How much bacteria is lurking on our everyday essentials?
Maintaining good hygiene has never been more important as we all go to extra lengths to protect ourselves from bacteria and germs. But have you ever wondered what could be lurking on some of your everyday essentials?
From the pillowcase that you sleep on to the glasses you put on your nose, Lenstore has conducted an experiment analysing multiple surfaces of 19 different everyday items to reveal just how much bacteria could be gathering on them.
Taking a look at the results further, expert Contact Lens Optician Sujata Paul has commented on the effects everyday bacteria can have when coming into contact with your eye.
The average number of bacteria found on the following items are:
|The average number of bacteria found
|COVID face mask
Whilst lots of bacteria we find on everyday surfaces can be harmless, some may not be so innocent, making it important to ensure you are keeping to good hygiene with all the surfaces and items you come into contact with on a daily basis.
Our nails have more bacteria than any other surface, including a toilet seat and the London Underground
You may want to think twice before biting your nails with the analysis revealing the bacteria found underneath them comes to a gruesome average of 50,430 per nail. This is a shocking 18 times more than the average toilet seat analysed, which came in second with 2,856 items of live bacteria.
We use our hands for everything, from eating a slice of pizza to chopping meat and veg, and whilst many of us are good at sanitising our hands, we often ignore the area underneath the nail where this bacteria has collected.
Whilst we can’t remove all the germs from our hands and fingernails, it’s important to reduce them as much as possible, with the bacteria found in this area often being connected to vomiting and diarrhoea. Other infections you can get from the bacteria under your fingernail include paronychia and pinworms.
Maintaining good fingernail hygiene includes diligently cleaning and trimming your fingernails on a regular basis, avoiding biting or chewing your nails and ensuring any tools you are using on your nails are sterilised, to avoid the build-up of bacteria and prevent the spread of infection.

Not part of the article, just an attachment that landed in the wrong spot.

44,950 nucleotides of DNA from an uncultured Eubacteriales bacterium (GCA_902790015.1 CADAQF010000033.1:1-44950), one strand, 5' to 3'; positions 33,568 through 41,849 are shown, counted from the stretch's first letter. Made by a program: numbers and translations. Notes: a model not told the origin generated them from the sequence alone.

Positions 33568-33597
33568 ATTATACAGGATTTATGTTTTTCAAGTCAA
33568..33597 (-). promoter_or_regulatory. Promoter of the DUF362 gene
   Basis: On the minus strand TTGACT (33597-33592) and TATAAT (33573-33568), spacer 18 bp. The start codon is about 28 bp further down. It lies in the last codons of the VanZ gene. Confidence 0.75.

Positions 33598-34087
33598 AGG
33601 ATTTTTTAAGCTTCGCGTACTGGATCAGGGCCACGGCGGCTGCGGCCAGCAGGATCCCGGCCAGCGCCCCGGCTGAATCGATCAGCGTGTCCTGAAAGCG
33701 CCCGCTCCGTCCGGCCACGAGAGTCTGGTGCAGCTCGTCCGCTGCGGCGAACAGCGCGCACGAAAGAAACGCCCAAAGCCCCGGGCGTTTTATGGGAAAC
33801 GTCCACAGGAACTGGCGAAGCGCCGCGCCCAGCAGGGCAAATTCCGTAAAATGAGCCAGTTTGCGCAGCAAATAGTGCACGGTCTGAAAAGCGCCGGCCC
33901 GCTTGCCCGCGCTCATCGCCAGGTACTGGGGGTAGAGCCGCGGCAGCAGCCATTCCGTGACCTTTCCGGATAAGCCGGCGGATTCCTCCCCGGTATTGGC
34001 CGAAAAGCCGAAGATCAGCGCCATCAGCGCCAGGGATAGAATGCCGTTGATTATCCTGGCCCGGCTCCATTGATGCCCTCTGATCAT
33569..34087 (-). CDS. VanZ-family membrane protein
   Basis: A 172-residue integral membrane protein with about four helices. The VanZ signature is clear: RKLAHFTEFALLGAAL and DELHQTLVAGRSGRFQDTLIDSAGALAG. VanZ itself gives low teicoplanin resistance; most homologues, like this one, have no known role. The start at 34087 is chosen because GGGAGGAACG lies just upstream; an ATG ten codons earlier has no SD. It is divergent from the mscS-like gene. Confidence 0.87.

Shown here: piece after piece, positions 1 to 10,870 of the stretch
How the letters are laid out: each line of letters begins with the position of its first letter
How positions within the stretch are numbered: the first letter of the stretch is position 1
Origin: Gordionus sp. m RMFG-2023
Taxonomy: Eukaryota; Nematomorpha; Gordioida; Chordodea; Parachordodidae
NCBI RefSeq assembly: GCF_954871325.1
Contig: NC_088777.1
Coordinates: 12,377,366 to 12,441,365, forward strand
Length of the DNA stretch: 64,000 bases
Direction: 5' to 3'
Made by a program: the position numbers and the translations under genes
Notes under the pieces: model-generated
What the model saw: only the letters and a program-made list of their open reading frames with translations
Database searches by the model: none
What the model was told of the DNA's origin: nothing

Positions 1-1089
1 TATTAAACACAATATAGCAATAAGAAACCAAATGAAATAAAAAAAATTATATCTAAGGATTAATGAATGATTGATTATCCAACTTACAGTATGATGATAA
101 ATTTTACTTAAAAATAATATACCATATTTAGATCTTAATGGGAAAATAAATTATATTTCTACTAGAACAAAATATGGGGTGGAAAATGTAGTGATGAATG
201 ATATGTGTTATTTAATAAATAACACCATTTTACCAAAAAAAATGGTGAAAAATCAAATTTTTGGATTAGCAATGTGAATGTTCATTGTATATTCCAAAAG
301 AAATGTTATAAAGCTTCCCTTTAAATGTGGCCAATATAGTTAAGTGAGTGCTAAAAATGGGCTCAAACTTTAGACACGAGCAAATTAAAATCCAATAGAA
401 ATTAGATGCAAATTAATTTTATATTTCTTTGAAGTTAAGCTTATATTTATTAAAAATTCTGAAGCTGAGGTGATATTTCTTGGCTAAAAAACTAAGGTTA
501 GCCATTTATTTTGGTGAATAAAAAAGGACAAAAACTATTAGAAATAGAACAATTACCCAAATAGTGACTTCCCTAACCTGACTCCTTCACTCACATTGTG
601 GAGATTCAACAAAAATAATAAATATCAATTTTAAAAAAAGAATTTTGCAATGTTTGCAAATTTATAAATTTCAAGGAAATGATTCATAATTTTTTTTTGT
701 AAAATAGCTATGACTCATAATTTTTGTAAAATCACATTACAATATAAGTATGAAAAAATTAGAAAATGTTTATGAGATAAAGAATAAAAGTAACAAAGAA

Glasses are harbouring some of the most bacteria compared to other everyday items, along with our pillowcases
With almost two million people in the UK living with sight loss, many of us are dependent on our glasses. Throughout the day, without realising, we can find ourselves touching our glasses very often, from taking them on and off for reading, to readjusting them on our faces.
But with glasses coming in as the third dirtiest item in our analysis, just after a toilet seat, with an average of 1,277 items of bacteria, it is worth ensuring you are cleaning them regularly, or switching for a pair of lenses where you won’t need to worry about touching them all the time.
Finally, with sleep being one of the most important and favourite times of the day, there’s nothing more important than getting a relaxing and hygienic routine in place. However, with the results highlighting that on average there are 274 items of bacteria on the fabric we fall asleep onto and 329 inside our sleep masks, we need to be ensuring we are changing these regularly.
Each night your body sheds an average of 15 million skin cells, which means our pillowcases are the perfect environment for dust mites and bed bugs. In addition, unwashed pillowcases can be bad for your skin and can flare up cases of acne, irritation and also any allergies you may have. According to the Sleep Foundation, we should be washing our sheets and pillowcases once per week for hygienic resting.
Our face masks are dirtier than most everyday items including our pillowcase, mobile and even the London Underground tube line!
Wearing a face mask has become the norm since the outbreak of COVID-19, and for many of us, it is a way to help us be more safe and protected from any viruses and bacterias. But have you ever wondered how much bacteria is on the mask you are breathing into?